You mentioned that you have had several teachers. Were any of them trained in classical guitar, or the style you want to learn? If so, I think they could have escorted you through the first sessions of the L&M course, focusing on those skills, and in the necessary sequence, that would meet your needs and goals. A good teacher will observe and listen to you, and direct your study so that you can teach yourself.

At least, that's my experience. As I started session 10, my tutor examined the L&M materials, saw what I could and couldn't do, and we went from there. Yes, you certainly can work on the fingerstyle course and L&M course concurrently. But if you still struggle with "finding and maintaining direction," that's a signal that a true music instructor would benefit you. Please stay in touch. We have many knowledgeable and supportive folks here who will wish you success.

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4 hours ago, DianeB said:

@NinaJean Thank you for bringing some life to the fingerstyle thread!

Steve created the original L&M guitar course recognizing that fingerstyle, blues, and jazz were subjects in their own right. Giving them their due was beyond the scope of an introductory course. A few years later, by student request, he produced his fingerstyle and blues courses as supplements for these specialties. They were designed to avoid unnecessary duplication. So the original L&M course — at least up to those respective sessions — is effectively a prerequisite. The spotlight courses assume, for example, that the student has some familiarity with barre chords. I would not recommend them to a novice.

You mentioned that you have had several teachers. Were any of them trained in classical guitar, or the style you want to learn? If so, I think they could have escorted you through the first sessions of the L&M course, focusing on those skills, and in the necessary sequence, that would meet your needs and goals. A good teacher will observe and listen to you, and direct your study so that you can teach yourself.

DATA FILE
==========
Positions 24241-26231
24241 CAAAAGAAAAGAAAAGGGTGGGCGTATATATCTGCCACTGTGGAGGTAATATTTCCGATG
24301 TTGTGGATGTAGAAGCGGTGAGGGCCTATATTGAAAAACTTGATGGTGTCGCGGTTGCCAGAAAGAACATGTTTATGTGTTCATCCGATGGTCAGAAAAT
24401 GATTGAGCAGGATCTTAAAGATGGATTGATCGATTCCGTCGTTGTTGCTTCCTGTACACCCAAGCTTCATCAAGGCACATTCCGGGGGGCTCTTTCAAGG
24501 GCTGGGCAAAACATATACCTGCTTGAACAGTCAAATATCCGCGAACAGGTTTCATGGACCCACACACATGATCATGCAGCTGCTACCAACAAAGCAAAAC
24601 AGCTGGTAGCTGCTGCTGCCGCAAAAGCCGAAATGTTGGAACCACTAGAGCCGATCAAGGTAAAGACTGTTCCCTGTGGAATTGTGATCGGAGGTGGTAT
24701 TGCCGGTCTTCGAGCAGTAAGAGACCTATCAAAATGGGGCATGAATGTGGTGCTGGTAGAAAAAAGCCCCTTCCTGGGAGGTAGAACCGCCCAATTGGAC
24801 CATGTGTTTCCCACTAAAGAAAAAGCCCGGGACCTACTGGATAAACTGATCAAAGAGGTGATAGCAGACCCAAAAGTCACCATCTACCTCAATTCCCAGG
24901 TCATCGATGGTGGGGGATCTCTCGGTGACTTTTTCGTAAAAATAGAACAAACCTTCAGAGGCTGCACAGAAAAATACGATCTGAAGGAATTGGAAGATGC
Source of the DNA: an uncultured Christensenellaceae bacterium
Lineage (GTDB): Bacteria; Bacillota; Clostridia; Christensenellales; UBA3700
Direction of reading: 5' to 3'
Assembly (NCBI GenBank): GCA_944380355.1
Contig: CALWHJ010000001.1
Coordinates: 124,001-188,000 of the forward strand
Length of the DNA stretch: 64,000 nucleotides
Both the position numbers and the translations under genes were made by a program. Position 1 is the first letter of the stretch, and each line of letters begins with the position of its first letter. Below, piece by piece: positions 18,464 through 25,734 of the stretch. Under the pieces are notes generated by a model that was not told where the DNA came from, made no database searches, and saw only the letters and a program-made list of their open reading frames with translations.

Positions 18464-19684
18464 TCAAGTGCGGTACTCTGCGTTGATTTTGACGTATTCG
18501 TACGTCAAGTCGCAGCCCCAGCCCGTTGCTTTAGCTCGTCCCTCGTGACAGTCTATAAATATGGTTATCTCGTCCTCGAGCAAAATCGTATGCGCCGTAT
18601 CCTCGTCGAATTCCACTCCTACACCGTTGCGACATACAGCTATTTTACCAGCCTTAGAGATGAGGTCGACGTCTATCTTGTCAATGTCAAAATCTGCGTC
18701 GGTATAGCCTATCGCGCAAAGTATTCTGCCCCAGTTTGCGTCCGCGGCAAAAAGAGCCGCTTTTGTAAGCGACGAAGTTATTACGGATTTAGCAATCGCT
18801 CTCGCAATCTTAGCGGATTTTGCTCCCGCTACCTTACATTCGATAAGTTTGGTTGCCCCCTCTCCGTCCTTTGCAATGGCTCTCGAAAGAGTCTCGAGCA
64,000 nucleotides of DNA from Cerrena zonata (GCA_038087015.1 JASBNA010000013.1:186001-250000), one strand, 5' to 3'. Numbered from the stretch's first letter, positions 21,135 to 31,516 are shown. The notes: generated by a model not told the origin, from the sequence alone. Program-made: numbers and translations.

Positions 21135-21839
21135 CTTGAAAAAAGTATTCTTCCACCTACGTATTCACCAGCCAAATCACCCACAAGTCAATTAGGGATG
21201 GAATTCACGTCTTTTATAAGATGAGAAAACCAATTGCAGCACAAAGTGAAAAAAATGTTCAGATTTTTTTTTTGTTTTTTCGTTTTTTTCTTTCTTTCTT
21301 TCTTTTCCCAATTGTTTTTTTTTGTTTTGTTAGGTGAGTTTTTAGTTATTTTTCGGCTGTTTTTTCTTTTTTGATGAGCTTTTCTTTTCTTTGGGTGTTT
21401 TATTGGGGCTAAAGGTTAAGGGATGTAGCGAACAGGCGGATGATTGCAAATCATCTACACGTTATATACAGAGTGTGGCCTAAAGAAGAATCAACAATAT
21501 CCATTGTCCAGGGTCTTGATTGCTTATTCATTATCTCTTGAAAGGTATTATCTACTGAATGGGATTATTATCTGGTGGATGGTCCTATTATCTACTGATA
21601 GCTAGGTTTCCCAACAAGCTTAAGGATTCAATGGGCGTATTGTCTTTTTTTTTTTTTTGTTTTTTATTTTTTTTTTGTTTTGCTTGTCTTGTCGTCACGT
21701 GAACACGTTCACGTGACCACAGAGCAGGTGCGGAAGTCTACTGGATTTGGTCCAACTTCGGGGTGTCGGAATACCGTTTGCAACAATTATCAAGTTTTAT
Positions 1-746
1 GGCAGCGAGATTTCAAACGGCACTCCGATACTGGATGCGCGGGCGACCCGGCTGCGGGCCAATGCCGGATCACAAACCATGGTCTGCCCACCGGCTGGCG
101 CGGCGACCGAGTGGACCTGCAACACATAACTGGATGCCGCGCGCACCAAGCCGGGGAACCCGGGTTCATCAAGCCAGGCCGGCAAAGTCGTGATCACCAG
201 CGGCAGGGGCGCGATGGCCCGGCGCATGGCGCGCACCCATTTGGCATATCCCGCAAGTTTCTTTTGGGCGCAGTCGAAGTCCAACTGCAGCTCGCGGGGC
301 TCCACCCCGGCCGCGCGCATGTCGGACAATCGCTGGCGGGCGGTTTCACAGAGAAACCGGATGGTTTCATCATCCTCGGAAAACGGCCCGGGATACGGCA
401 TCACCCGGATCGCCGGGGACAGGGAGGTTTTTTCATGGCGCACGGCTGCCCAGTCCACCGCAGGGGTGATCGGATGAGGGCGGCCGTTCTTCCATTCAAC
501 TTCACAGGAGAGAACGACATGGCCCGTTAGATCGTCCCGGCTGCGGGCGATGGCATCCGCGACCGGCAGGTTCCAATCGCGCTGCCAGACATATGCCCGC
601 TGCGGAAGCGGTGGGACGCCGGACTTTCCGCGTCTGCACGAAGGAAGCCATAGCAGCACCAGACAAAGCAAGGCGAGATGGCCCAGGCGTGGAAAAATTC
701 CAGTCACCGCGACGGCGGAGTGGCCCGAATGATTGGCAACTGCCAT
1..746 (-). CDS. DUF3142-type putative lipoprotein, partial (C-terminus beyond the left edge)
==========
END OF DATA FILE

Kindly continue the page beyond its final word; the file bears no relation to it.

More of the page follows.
At least, that's my experience. As I started session 10, my tutor examined the L&M materials, saw what I could and couldn't do, and we went from there. Yes, you certainly can work on the fingerstyle course and L&M course concurrently. But if you still struggle with "finding and maintaining direction," that's a signal that a true music instructor would benefit you. Please stay in touch. We have many knowledgeable and supportive folks here who will wish you success.

Thank you, Diane. Very helpful. Only one of my teachers  (I've had 5) specialized in fingerstyle guitar. In fact, he won the national fingerstyle championship one year in the mid 90s. But even he did not have a curriculum for me to follow. None of my teachers have. That is what drew me to the L&M main series. It had structure and was well thought out. However I drifted away from it when my desire to learn solo fingerstyle was not addressed up to the point I reached. I realize that I could engage a teacher via Zoom or some similar technology, but I hesitate to do that just because the face-to-face interaction was so helpful to me....especially being able to closely see what the teacher would demonstrate. I haven't entirely ruled out live-but-not-truly-in-person lessons, however the ideal would be for me to find a book-and-video combo series that I could tackle at my own pace.  Maybe that's not realistic, but I was hoping that perhaps the L&M Fingerstyle series plus this forum night fit my vision, with the added bonus of folks I could call upon if/when I get stuck. 🙂